The Thirteenth Tale
A haunting psychological mystery on BBC Two
Interview with Robert Pugh
It’s an intelligent script and beautifully acted by the main characters. I think it’s got it all for mass appeal; it’s a good story well told and there are wonderful spooky elements in it."Robert Pugh
Who do you play and what’s his involvement in the story?
I play John the Dig, the gardener of the family who looks after the house and the surrounding environs and also the children. He and ‘The Missus’ (Janet Amsden) aren’t married, they’re cohorts really, servants of the house for some time, very faithful servants.
John seems to have a close relationship with children. How does that work?
He’s a straightforward bloke of a certain age, so when he comes to this job and gets involved with the children, it’s a very natural process for him. Basically he’s a good person; he’s an ordinary chap who gets to love the kids. A natural protectiveness in him comes out and entwines him with the children. He knows the reason behind their behaviour and the context of them growing up - it’s a worm’s eye view for him and the Missus. His instincts are quite fundamental and compassionate; he’s a decent human being.
What appealed to you about the project?
It’s not a run-of-the-mill ghost story at all. It has a few zig-zags along the way and that’s what I like about it. It’s a bit more intellectual and has more depth to it because the stories of the main characters are so powerful, rounded and strong and the cast playing them are so brilliant. They bring another dimension to it, to the ghost story, it’s great. It’s an intelligent script and beautifully acted by the main characters. I think it’s got it all for mass appeal; it’s a good story well told and there are wonderful spooky elements in it.
Your scenes are very involved with the younger members of cast…
The kids have been brilliant; they’re just wonderful and very professional. I’m learning from these damn talented kids! They’ve got complicated things to do and thought processes from the director and they sail through it. They’re great fun and great talent.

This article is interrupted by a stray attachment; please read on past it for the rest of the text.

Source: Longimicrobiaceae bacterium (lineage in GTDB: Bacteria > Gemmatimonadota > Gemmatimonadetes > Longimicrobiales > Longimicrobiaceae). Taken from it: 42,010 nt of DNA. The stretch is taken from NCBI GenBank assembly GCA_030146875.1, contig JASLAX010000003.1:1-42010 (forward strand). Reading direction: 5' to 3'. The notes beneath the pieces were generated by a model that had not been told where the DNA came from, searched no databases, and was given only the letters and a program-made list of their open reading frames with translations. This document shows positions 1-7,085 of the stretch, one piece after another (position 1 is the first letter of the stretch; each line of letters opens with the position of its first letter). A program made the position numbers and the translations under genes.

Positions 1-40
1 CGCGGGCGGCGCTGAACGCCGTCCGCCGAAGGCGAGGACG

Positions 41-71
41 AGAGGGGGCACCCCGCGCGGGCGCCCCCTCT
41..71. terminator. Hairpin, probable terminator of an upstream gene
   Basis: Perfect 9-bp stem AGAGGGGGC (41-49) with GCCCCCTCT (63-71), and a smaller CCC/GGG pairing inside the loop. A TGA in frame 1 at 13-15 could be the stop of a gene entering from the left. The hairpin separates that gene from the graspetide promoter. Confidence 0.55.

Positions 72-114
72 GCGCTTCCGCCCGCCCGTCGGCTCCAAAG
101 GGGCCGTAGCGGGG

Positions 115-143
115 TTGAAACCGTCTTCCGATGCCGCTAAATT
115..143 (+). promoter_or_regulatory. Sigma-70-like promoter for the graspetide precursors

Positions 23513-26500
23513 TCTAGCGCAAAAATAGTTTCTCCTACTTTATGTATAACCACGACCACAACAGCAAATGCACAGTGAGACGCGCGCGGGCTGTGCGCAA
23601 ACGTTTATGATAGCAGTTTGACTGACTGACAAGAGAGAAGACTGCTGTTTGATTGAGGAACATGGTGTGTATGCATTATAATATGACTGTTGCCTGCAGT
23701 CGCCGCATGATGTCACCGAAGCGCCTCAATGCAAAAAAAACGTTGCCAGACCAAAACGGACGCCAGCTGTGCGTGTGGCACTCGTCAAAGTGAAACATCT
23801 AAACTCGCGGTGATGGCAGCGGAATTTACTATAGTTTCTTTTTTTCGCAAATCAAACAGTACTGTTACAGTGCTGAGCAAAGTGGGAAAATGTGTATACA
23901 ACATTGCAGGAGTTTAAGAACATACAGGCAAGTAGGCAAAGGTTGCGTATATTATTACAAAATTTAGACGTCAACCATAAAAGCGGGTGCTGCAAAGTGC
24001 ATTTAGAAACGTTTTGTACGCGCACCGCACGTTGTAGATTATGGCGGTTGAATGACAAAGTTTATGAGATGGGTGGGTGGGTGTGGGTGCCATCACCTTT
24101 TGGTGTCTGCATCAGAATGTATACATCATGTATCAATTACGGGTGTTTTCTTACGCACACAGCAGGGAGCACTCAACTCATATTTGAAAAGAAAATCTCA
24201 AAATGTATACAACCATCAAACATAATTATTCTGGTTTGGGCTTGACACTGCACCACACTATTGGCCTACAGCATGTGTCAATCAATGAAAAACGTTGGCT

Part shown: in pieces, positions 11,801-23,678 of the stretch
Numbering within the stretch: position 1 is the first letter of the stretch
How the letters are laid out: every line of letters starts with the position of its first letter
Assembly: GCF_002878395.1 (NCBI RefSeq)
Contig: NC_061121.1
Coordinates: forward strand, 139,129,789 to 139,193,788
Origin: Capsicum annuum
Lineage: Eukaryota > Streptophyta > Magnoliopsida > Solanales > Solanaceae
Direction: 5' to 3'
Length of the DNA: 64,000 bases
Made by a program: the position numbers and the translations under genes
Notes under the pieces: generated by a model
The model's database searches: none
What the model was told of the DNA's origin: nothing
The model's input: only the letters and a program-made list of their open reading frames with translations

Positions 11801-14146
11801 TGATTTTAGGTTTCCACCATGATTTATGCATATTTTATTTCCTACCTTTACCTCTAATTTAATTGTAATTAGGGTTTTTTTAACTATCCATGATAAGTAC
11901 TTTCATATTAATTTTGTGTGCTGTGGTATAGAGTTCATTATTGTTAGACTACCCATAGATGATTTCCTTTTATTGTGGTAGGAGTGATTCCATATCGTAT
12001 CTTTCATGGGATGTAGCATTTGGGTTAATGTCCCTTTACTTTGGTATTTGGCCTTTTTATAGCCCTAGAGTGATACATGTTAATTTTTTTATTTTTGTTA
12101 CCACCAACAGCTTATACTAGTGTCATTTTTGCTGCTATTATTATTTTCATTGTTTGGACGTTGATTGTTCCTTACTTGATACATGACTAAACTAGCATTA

How is it working with James Kent?
I’ve worked with him before and he’s calm and collected and knows exactly how to get what he wants from you. James has got all the shots in his head and he’s just a nice bloke, never tries to hurry you, and gets on with it. He gives wonderful little last-minute touches to your performance, which is great and very helpful which, I think, gives a well-roundedness to the performance; he’s very perceptive.
Is it a case of different period, different mind-set?
That is always an area to look at very closely for an actor. How far can you bring yourself at the minute into the past and make it real? I can remember the Fifties and the people around me, the gardeners of his age, so I’m using that to understand behaviour and try and get under the skin of him. The clothes are fantastic, just like those that my uncles and grandfather wore and they help me make that physical connection, as far as possible, to get into the psyche. There’s a subtle difference, it’s the way you feel; it’s like I’ve gone back in time not as a child but as my uncle or grandfather. That’s how I’ve personally experienced this - it’s very interesting and makes me very nostalgic.
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